Scheduled for release by Columbia Pictures in early fall, Dr. Strangelove is being shot in England, it was explained, to accommodate Peter Sellers, who was unable to leave the country for domestic reasons. In addition to the President, the protean Sellers also plays the title role of a German scientist, a Texas pilot of an H-bomber headed inexorably for Russia, and an R.A.F. exchange officer. What roles are left are handled by Sterling Hayden, Keenan Wynn, Peter Bull, James Earl Jones, and Tracy Reed, Sir Carol Reed’s daughter, who, as the sole girl in the cast, is making her screen debut as a Pentagon secretary.
Background air sequences were shot over the Arctic. The sole other nonstudio location, Kubrick stated, was at International Business Machines in London, where Computer 7090 – the same data processor that calculated where Astronaut John H. Glenn Jr. would descend into the ocean after his earth orbit – figured in sequences with Sellers.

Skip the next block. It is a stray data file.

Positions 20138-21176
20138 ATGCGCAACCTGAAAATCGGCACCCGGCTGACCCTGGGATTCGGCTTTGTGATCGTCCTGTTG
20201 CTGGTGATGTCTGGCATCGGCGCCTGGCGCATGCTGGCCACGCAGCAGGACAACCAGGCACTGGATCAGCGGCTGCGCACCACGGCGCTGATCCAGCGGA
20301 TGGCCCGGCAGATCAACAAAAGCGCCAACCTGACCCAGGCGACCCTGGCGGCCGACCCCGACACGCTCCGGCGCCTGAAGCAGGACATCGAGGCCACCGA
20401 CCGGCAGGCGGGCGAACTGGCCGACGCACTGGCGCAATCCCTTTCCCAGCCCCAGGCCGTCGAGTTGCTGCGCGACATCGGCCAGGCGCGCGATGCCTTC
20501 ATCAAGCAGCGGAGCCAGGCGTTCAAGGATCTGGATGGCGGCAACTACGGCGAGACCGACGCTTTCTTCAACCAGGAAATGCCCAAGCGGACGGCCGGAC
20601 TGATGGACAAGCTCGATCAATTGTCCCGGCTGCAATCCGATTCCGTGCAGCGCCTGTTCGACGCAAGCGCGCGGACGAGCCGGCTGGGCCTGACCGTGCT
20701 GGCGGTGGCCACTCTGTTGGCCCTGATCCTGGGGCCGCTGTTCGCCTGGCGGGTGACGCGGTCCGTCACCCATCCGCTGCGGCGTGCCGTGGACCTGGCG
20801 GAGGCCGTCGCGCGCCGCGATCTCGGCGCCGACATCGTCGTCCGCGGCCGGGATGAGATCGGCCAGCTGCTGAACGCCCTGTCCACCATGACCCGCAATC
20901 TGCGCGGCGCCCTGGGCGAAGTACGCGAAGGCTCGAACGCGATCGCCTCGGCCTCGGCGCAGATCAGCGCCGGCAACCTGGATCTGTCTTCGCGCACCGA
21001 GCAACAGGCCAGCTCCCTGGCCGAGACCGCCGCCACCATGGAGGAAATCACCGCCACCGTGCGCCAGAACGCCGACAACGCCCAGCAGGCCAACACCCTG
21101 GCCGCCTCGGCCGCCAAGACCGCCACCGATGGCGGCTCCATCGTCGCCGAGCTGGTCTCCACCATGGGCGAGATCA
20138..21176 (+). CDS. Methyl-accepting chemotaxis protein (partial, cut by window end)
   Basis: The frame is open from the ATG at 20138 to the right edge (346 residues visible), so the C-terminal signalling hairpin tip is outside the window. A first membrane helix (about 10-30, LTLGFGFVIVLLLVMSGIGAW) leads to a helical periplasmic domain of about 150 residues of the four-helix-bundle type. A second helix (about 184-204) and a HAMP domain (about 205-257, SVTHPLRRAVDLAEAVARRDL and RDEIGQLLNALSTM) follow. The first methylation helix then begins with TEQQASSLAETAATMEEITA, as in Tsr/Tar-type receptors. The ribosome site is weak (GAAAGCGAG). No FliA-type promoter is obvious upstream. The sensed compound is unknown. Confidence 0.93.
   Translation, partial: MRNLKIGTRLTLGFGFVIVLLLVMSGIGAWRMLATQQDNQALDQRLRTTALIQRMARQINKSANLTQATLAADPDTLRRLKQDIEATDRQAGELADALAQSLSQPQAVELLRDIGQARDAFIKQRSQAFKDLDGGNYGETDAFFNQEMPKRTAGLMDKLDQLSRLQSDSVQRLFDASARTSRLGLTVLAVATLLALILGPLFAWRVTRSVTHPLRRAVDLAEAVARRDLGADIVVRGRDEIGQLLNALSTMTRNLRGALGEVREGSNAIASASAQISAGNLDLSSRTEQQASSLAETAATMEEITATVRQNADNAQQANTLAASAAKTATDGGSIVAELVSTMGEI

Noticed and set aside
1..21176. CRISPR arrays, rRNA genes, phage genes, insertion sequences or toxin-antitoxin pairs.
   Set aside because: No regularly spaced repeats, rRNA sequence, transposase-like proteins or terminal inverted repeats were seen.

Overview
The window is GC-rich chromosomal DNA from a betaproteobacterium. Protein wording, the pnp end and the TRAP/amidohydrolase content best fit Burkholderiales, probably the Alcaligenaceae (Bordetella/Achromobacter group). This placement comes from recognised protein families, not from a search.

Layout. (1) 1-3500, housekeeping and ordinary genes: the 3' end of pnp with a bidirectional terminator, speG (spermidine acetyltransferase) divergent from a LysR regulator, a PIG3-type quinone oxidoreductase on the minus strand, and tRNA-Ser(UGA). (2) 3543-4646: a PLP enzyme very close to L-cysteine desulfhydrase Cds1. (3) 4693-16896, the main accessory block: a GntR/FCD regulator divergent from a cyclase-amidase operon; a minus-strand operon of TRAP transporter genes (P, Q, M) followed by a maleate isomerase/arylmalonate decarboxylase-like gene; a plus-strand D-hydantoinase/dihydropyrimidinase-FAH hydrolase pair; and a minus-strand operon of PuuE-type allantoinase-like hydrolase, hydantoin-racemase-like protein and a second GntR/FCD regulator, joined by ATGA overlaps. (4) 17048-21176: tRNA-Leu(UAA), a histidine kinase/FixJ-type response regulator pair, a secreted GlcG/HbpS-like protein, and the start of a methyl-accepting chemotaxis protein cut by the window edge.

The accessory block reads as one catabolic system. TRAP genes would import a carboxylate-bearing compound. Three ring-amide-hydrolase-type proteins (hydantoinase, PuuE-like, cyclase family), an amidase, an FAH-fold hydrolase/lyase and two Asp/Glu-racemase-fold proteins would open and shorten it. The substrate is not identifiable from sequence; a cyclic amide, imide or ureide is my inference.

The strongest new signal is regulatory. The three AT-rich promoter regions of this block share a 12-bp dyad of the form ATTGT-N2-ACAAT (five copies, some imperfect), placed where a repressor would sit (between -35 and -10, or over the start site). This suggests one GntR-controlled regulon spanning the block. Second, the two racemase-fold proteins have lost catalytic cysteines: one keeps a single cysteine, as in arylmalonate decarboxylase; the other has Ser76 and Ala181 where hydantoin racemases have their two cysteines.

The tea break over, the unit lined up for their felt slippers and padded back into the War Room. As cameras began to turn, 30 phones around the table were picked up simultaneously. The President was on the “hot line” to the Soviet Premier in the Kremlin (a full week, incidentally, before that headline-making announcement from Geneva). He spoke in the tones of a progressive nursery school teacher.
“Hello!… Hello, Dimitri…. Yes, this is Merkin. How are you?… Oh fine. Just fine. Look, Dimitri, you know how we’re always talked about the possibility of something going wrong with the Bomb?… The Bomb? The HYDROGEN BOMB!… That’s right. Well, I’ll tell you what happened. One of our base commanders…”
The New York Times, April 21, 1963
There’s a distinct possibility I saw this movie screened much too young, as I did “The Graduate” (now, that’s a premiere I remember well, because I was the only six year old in a theater lobby filled with tuxedos and evening gowns and huge sparkling chandeliers) but back to Strangelove, it’s still one of my favorite movies.
A link to the New York Times movie review, January 31st, 1964